Through the years we’re told things by our parents, friends, teachers and even television that we blindly accept as the truth. The problem is, people and television don’t always know what they’re talking about. I’ve found 10 things most people believe to be true but actually aren’t. In other words, ignorance at it’s finest.
Ketchup Was Sold in the 1830s as Medicine
In the 1830s when it came to popular medicine, ketchup was all the rage. In 1834, it was sold as a cure for indigestion by an Ohio physician named John Cook. It wasn’t popularized as a condiment until the late 19th century. The more you know
President Abraham Lincoln is in the Wrestling Hall of Fame
Before the 16th president took office, Abraham Lincoln was declared a wrestling champion. The 6’4″ president had only one loss among his around 300 contests. He earned a reputation for this in New Salem, Illinois, as an elite fighter. Eventually, he earned his county’s wrestling championship.
Abraham Lincoln Was Also a Licensed Bartender
Besides being a wrestling champ, Lincoln was also a licensed bartender. In 1833, the 16th president opened up a bar called Berry and Lincoln with his friend William F. Berry in New Salem, Illinois. The shop was eventually closed when Berry, an alcoholic, consumed most of the shop’s supply
George Washington was not the first person on the $1 bill
The first president was not the first face of the $1 bill! The first face to appear on this currency was Salmon P. Chase. The first $1 bill was issued during the Civil War in 1862. Chase was the Secretary of Treasury at that time and was also the designer of the country’s first bank notes.
Cars Weren’t Invented in the United States
Nope, it wasn’t Henry Ford’s Model T in 1908. The first car actually was created in the 19th Century when European engineers Karl Benz and Emile Levassor were working on automobile inventions. Benz patented the first automobile in 1886.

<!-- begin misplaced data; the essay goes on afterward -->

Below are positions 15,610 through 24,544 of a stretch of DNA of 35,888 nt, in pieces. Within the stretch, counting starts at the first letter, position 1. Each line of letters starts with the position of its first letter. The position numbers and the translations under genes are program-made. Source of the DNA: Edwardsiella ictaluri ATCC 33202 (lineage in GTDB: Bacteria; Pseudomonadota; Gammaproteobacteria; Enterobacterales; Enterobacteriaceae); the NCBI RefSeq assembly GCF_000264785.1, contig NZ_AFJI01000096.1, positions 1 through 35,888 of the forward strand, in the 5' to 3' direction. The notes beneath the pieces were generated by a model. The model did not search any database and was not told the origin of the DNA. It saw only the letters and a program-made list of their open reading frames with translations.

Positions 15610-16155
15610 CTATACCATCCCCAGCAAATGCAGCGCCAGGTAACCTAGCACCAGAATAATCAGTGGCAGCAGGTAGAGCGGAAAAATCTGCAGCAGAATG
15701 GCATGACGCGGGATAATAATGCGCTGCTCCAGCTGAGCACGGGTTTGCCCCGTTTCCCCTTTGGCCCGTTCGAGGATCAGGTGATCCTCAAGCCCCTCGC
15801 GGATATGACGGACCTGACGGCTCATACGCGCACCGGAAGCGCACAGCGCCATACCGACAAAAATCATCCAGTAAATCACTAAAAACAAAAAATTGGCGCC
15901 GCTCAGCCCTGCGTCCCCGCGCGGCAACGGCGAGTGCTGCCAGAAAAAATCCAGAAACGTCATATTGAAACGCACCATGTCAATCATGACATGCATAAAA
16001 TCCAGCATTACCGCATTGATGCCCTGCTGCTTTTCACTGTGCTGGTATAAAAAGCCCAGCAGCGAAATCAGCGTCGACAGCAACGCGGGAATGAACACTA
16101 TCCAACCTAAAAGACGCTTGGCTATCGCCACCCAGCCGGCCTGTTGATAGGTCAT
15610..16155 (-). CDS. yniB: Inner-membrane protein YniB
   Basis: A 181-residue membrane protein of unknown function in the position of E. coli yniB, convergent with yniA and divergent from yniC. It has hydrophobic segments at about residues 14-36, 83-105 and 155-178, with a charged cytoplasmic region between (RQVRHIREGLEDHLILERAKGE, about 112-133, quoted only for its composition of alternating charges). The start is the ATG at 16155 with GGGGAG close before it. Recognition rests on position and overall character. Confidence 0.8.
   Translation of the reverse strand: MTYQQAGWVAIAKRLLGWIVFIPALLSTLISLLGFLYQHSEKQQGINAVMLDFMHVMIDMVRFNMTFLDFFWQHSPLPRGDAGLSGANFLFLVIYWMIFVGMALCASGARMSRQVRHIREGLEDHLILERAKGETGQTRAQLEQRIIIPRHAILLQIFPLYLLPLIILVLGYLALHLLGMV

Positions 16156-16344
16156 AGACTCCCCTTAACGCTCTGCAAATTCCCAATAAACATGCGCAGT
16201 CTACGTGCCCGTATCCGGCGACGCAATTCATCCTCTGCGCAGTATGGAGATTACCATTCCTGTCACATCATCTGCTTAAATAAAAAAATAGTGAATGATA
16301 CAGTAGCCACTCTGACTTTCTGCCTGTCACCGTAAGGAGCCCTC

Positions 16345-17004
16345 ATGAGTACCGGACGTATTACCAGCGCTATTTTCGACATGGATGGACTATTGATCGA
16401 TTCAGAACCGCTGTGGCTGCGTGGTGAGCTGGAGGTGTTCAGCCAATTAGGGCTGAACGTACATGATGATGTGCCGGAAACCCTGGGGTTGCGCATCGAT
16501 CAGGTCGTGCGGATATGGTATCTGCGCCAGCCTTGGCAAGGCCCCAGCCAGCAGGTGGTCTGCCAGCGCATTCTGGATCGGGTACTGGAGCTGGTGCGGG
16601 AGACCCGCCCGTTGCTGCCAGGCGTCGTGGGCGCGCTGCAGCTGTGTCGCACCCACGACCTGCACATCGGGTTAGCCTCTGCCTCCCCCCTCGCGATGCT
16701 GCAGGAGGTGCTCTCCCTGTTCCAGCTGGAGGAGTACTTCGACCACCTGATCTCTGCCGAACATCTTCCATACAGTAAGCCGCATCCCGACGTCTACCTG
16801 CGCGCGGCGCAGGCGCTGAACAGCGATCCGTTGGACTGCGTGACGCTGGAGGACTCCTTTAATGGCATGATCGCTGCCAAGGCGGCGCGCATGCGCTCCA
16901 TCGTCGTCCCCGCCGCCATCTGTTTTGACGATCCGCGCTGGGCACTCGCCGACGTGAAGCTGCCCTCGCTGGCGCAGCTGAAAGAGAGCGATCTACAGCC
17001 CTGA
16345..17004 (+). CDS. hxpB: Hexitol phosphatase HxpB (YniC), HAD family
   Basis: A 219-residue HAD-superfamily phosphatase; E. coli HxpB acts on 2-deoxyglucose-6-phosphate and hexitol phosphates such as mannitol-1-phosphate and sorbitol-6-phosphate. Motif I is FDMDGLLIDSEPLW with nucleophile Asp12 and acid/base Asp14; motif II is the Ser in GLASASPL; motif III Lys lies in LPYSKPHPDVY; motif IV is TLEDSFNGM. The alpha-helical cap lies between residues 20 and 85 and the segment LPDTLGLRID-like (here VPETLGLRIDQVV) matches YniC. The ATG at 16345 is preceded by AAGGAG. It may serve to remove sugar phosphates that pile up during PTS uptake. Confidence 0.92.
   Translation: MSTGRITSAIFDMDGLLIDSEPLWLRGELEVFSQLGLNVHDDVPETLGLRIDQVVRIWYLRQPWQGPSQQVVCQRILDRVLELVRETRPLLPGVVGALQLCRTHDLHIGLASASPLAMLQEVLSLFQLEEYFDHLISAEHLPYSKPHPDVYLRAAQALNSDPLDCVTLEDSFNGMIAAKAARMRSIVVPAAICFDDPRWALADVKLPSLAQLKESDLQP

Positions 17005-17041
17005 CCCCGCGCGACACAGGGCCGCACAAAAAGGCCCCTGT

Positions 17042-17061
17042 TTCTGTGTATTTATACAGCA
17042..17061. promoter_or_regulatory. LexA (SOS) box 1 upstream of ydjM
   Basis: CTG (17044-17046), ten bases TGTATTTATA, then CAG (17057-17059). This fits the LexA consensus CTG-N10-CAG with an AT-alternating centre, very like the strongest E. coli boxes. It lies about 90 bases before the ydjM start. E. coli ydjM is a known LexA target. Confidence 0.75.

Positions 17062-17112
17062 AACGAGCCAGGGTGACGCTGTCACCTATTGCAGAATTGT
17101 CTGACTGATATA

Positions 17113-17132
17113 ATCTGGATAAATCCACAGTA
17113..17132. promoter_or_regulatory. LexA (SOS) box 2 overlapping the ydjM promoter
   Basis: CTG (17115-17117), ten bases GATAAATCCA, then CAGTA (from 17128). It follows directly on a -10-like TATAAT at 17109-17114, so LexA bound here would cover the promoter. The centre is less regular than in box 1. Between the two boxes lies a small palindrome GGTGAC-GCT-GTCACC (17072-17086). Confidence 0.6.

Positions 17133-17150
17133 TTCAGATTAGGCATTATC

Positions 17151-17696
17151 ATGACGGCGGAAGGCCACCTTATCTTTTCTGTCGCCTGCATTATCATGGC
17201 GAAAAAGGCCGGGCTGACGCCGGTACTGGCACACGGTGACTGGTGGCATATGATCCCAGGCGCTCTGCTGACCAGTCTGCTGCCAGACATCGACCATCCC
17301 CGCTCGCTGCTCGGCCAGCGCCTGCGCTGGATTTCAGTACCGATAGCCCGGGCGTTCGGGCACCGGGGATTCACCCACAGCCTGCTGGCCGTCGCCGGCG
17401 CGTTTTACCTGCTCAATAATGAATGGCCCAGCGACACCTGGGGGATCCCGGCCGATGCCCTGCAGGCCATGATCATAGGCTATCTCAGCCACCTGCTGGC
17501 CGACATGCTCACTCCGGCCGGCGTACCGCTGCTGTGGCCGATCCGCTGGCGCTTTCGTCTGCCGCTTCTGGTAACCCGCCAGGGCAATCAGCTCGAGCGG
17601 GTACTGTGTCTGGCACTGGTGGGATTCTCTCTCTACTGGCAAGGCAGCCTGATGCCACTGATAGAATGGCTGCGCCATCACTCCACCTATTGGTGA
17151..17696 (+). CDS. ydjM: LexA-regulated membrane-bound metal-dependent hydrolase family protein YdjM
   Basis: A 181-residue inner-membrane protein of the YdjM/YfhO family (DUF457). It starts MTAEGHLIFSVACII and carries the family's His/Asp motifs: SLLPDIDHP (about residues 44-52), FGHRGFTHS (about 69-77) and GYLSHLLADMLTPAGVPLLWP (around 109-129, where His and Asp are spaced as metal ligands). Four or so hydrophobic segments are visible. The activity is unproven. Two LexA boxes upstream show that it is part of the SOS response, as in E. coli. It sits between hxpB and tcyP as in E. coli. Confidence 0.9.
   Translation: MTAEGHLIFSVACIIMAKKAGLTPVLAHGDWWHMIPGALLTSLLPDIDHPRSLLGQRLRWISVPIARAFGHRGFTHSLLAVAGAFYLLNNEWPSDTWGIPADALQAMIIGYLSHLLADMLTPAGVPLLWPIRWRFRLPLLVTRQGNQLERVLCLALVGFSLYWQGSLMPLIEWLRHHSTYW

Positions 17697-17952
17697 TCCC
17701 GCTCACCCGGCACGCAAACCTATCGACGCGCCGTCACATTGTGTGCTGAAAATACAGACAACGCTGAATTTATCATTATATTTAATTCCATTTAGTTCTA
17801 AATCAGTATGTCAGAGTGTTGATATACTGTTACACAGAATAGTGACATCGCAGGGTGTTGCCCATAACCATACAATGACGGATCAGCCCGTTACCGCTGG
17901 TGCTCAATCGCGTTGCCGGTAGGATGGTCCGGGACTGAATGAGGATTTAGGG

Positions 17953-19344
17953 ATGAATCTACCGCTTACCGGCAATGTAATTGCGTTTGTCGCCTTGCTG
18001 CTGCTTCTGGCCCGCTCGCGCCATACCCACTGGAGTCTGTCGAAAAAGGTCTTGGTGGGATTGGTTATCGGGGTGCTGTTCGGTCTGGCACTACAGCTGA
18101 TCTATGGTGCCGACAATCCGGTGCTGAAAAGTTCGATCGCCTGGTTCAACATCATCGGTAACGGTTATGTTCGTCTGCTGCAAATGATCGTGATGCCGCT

I’m sure George Washington Told a Lie
There is a myth about a young George Washington that states that the president, when he was a boy, cut down his father’s apple tree with a hatchet. When his father confronted him, he said, “I cannot tell a lie.” Yeah—never happened. It first appeared in an autobiography of Washington, where the writer later admitted he was just trying to display the president’s virtuous nature.
John Adams and Thomas Jefferson Both Died on July 4th,1826
It’s true, both U.S. presidents John Adams and Thomas Jefferson passed away—within five hours of each other. Crazy. They were once fellow patriots turned adversaries, and they were also the last surviving members of the original American revolutionaries.
Witches Weren’t Burned at the Stake In Salem
The witch trials in Salem, Massachusetts, lasted between February 1692 and May 1693. Nearly 200 people were accused of practicing witchcraft, including the homeless, the elderly, and a four-year-old girl. The majority were jailed, and some were hanged. But none of these people ever got burned alive
Walt Disney Didn’t Draw Mickey Mouse
While Walt Disney did have the idea of Mickey Mouse and also provided the voice, the imagery was created by the animator Ub Iwerks; he came up with all the iconic features. You won’t look at the adorable mouse the same again.
Cowboys Didn’t Actually Wear Cowboy Hats
Those big Stetsons that everyone associates with cowboys like John Wayne, Billy the Kid, or Wyatt Earp? Yeah. Cowboys didn’t wear those. In fact, the hat of choice for the 19th century cowboys was actually a bowler hat. Go figure.
Everything about Thanksgiving is a lie
You know that happy meal between Native Americans and the Pilgrims where everyone bonded? Well, the real story of Thanksgiving is awful and actually consisted of plagues and violence and murder. Also, there’s no evidence turkey was actually served—or that native people were invited to the meal.
Well did you learn something you didn’t know or did I just waste your time? Hopefully you learned something, I hate wasting peoples time. Let me know in the comments below.